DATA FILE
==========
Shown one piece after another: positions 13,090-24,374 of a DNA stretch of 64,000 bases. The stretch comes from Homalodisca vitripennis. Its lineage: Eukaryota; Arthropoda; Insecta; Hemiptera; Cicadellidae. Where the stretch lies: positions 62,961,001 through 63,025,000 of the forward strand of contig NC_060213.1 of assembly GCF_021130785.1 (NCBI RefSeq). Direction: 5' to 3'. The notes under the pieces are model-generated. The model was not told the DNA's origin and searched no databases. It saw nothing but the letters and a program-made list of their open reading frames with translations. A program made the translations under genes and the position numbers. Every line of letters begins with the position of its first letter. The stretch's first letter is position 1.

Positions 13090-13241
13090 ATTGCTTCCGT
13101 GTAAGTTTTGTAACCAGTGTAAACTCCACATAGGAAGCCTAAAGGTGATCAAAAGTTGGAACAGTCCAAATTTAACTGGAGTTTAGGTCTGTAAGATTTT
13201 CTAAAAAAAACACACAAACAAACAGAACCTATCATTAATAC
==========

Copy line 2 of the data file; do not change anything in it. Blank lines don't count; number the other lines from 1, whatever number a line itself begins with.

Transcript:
Positions 13090-13241